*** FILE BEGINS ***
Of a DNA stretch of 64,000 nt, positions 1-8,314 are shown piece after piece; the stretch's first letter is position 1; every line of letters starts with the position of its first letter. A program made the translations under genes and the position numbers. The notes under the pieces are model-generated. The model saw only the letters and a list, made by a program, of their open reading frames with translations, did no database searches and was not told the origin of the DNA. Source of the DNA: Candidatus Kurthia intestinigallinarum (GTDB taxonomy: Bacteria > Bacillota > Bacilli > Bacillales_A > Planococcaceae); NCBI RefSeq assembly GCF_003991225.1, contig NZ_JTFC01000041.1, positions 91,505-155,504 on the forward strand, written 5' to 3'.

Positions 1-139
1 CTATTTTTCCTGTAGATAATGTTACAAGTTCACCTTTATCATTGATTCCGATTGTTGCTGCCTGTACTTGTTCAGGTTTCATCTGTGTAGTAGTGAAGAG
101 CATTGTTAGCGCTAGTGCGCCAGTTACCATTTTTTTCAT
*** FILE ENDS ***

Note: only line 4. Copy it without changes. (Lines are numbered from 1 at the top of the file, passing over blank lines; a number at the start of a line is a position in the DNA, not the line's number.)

101 CATTGTTAGCGCTAGTGCGCCAGTTACCATTTTTTTCAT